Stanhope, Prisoner of War Camp (1916-)
Newlandside Working Camp
Type: Prisoner of War Camp
Established 18 August 1916, Newlandside Working Camp, Stanhope had prisoners extracting limestone from Newlandside Quarry. Inspections of several working camps were carried out including Stanhope. At the time the inspection was carried out on 19 September 1916, it was under the command of Captain HW Shearsmith (regiment unknown) and at this time held 220 German military prisoners.
The parent camp was at Handforth, Cheshire, where the prisoners’ accommodation had been in brick buildings. In the covering letter to the report, it is stated that the prisoners found the move to tented accommodation a “sharp contrast”, however, it also notes that in all the camps visited “…there is no difference to be seen between the camp of the guard and the camp of the prisoners, except that the prisoners are surrounded by a barbed wire fence.”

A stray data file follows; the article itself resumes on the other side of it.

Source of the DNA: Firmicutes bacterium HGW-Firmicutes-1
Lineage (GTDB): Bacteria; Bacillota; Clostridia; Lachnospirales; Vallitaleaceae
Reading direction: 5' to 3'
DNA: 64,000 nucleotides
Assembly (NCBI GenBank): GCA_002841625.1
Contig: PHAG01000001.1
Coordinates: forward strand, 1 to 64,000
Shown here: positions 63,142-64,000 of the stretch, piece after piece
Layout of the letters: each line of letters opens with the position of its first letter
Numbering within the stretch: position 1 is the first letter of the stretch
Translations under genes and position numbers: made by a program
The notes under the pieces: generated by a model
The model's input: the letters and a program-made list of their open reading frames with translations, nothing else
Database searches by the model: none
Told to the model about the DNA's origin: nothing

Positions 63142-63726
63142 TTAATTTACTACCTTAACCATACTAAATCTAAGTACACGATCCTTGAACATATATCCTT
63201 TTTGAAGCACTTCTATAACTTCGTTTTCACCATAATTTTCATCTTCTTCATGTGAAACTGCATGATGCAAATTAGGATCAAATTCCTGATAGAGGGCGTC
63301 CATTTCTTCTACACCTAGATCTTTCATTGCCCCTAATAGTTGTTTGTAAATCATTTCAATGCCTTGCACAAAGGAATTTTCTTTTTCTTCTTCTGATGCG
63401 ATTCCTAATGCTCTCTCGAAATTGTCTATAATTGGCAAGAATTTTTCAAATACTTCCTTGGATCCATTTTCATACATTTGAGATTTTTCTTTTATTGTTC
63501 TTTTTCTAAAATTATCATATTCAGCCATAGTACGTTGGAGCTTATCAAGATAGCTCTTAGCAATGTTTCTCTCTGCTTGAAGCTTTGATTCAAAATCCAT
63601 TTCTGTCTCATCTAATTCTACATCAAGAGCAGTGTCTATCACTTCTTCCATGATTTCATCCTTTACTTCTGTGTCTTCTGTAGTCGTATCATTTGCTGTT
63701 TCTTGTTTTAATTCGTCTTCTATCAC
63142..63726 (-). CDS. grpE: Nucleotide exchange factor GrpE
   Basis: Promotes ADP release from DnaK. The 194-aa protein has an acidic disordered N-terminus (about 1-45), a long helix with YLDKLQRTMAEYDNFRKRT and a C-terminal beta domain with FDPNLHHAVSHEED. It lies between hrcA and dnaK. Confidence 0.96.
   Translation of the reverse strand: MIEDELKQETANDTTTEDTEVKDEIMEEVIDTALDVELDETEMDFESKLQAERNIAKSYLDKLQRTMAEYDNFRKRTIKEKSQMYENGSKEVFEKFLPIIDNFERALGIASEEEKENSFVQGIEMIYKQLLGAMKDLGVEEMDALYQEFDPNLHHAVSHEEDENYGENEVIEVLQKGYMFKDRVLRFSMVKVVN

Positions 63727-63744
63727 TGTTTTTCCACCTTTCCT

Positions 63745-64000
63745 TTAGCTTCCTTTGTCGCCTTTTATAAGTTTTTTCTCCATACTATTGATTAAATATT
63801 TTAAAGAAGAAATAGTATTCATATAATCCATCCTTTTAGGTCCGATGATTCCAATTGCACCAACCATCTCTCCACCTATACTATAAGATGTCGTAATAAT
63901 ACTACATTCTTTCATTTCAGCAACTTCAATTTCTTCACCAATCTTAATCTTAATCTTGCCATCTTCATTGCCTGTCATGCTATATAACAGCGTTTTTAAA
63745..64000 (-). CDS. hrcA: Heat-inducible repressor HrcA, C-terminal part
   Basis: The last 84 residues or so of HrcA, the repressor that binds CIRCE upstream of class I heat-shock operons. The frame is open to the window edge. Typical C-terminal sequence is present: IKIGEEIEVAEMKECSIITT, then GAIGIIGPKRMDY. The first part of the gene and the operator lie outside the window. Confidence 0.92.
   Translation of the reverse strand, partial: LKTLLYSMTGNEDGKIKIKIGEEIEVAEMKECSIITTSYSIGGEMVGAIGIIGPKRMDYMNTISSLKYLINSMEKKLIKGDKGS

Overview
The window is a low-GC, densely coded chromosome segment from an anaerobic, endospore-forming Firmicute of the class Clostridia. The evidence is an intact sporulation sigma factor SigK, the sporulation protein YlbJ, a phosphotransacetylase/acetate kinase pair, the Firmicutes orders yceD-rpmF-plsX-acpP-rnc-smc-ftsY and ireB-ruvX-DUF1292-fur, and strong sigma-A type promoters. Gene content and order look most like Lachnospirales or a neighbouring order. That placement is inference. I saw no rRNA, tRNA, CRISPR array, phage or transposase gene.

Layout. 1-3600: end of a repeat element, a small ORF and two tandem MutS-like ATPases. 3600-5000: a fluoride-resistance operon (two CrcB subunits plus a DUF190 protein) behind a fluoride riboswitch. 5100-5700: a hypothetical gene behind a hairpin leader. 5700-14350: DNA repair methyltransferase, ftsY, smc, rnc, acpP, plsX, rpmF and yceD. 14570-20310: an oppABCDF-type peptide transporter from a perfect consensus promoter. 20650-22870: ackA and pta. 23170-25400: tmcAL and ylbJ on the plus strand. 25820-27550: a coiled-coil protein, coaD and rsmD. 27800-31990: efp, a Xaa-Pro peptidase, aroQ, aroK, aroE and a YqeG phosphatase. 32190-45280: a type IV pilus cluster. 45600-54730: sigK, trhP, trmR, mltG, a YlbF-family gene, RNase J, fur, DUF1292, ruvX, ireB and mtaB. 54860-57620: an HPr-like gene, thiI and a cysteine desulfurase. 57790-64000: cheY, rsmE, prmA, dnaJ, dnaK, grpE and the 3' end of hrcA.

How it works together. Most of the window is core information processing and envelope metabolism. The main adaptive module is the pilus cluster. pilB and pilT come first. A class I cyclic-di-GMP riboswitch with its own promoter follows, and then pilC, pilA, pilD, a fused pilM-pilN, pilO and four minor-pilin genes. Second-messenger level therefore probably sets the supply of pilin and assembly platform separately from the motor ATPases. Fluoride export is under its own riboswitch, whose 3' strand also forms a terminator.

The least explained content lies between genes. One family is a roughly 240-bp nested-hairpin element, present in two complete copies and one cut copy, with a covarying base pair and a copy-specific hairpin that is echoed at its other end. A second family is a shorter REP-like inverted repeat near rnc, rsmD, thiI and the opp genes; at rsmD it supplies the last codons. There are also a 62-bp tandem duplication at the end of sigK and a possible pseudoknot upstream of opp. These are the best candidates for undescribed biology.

The inspection of Stanhope states there are 24 bell tents and gives information of the daily routine of the prisoners, food and sanitary arrangements, discipline and medical services (a British doctor living at Stanhope visits the camp). It also includes complaints by the prisoners which mainly refer to the condition of the tents.
In early 1918, the parent camp changed from being Handforth to Catterick, North Yorkshire.
Site first appears on 3rd Edition Ordnance Survey map and is gone by 1940s. Info from County Record Office suggests is a Prisoner of War Camp. Documentary evidence suggests that a hut from this camp ended up as a War Memorial Mission Hall at High Grange c1920, the only surviving piece of this hut now being a memorial plaque located in St. Pauls’ Church, Hunwick.
German prisoners in British or British Empire custody, The National Archives, FO 383/164
Keys to the Past
Civil Parish: Stanhope Urban
Contributed by Durham County Council Archaeology Section | Durham County Record Office
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